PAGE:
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The one big, strange fact about Howl is that almost every young woman who reads about him wants to marry him […]. Yesterday I was doing a question-and-answer session in a London theatre and a teenage girl put her hand up and said—without any embarrassment at all—that she had long wanted to marry Howl and would I mind. (Diana Wynne Jones)
We really like the idea that this girl basically asked Diana Wynne Jones for permission to seek Howl's hand in marriage—as though her real life is like a Jane Austen or Harlequin Regency romance novel, where you need parental permission to court the person of your dreams. We also love the idea that Howl could be out there in real life—after all, he is a charmer. But what exactly is it that makes the Wizard Howl so appealing?
When Sophie first bumps into Howl while she's still a frightened young woman, she describes him as "such a dashing specimen too, with a bony, sophisticated face—really quite old, well into his twenties—and elaborate blonde hair" (1.46). So we know that Sophie's interested in him right off the bat, even though she seems so freaked out by that interest that she basically runs away when he offers to buy her a drink.
When Old Sophie gets some perspective on Howl, we realize the ridiculous side of his handsome face: he spends hours in the bathroom with his hair and skin treatments to make himself beautiful. He is hugely vain, and whenever he goes after a girl, he always seems to be doing it just to make himself look good. Michael and Calcifer agree that the only way we'll be able to tell if Howl is actually in love is when he stops paying attention to his appearance.
And lo and behold—as we all could have guessed from the level of interest and concern that Howl shows to Sophie when she's not paying attention—when Howl turns up at the Witch of the Waste's fortress, Sophie notices:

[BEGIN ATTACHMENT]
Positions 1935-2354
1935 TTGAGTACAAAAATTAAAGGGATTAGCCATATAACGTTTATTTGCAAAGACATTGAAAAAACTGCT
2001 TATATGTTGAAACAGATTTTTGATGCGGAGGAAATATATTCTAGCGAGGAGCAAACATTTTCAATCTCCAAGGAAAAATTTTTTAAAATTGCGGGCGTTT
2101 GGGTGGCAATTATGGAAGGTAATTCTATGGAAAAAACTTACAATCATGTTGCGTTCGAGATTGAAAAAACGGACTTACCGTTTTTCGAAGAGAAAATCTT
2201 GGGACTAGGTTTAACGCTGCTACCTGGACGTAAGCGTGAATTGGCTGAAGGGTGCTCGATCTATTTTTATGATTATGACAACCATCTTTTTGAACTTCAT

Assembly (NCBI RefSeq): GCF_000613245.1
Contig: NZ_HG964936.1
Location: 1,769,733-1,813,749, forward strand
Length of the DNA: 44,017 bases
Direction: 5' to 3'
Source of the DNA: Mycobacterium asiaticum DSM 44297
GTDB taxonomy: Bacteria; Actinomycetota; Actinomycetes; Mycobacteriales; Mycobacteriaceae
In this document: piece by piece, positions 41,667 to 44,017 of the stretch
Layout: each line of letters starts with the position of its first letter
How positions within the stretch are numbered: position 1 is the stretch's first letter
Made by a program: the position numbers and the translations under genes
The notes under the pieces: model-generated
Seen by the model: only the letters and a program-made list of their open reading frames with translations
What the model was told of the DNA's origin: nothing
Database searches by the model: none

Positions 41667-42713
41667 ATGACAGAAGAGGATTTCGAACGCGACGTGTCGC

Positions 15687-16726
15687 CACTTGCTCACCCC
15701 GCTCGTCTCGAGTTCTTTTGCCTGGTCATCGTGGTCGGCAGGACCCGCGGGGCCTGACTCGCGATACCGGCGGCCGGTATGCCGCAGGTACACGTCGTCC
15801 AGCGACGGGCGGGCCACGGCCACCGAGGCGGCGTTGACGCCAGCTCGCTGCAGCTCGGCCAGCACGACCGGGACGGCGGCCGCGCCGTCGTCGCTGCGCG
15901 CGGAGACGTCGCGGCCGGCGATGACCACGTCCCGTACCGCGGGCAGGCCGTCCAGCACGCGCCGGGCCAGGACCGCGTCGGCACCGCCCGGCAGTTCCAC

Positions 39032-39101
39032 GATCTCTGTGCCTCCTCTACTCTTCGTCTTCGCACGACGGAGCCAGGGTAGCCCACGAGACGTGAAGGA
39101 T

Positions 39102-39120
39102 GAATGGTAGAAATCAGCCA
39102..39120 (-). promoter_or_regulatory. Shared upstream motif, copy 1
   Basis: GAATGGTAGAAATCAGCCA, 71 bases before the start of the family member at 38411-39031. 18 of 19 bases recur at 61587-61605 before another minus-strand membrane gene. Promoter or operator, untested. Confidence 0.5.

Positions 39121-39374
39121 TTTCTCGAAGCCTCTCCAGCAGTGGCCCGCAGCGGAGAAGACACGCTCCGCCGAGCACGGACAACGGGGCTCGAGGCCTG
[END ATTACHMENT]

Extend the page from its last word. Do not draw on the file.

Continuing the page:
As [Sophie] had feared, the hard black-and-white daylight coming through the broken wall showed her that Howl had not bothered to shave or tidy his hair. His eyes were still red-rimmed and his black sleeves were torn in several places. There was not much to choose between Howl and the scarecrow. Oh, dear! Sophie though. He must love Miss Angorian very much. (21.38)
Of course, because Sophie is dense as a neutron star when it comes to people actually liking her she assumes that Howl's sudden lack of vanity about his appearance must be because of Miss Angorian. We readers know that Howl is obviously carrying a giant torch for Sophie, though.
The nice thing about this twist on Howl's appearance—that he's only willing to drop his handsomeness when someone really matters to him—is that it supports the novel's overall theme of the unimportance of appearances.
Howl, who is so vain, falls in love with Sophie knowing that she is under a curse and that he can't know her real face for sure until she's disenchanted (though he has a pretty good guess that, under the seventy extra years, she's the shy girl whom he met during May Day). Even though Howl often appears deeply, deeply shallow, his relationship with Sophie shows that Howl also has hidden emotional depths.
One of the first things that Michael tells Sophie about Howl is that he "hates being pinned down to anything" (4.66). And in fact, that's true: it's really hard to figure out who Howl really is under his fancy suits and his intense facial regimen. By Chapter Thirteen, the best that Sophie can figure out is this:
Half the time I think [Howl] doesn't care what happens to anyone as long as he's all right—but then I find out how awfully kind he's been to someone. Then I think he's kind just when it suits him—only then I find out he undercharges poor people. I don't know, Your Majesty. He's a mess. (13.16)
Howl is a mess. He's got at least four different names that we know of: Howell Jenkins in Wales (where he comes from), Sorcerer Jenkin in Porthaven, Wizard Pendragon in Kingsbury, and Horrible Howl when he's at home in the moving castle (6.48). When he runs into trouble, he reacts in the most over-the-top, slime-producing manner, which makes the lives of the people around him (and especially Sophie, his trusty cleaning lady) a lot worse.
But for all of his attention-seeking acting out, Howl can also keep a secret. Sophie doesn't even suspect that he has been investigating and trying to break her old-age curse until the disenchanted dog-man Percival basically tells Sophie so in Chapter Nineteen. Howl doesn't like to draw attention to the ways in which he tries to help people, which gives us even more faith that underneath it all he's basically a good guy. (But don't get us wrong—you have to get through a lot of melodramatic whining to see Howl's decency at heart.)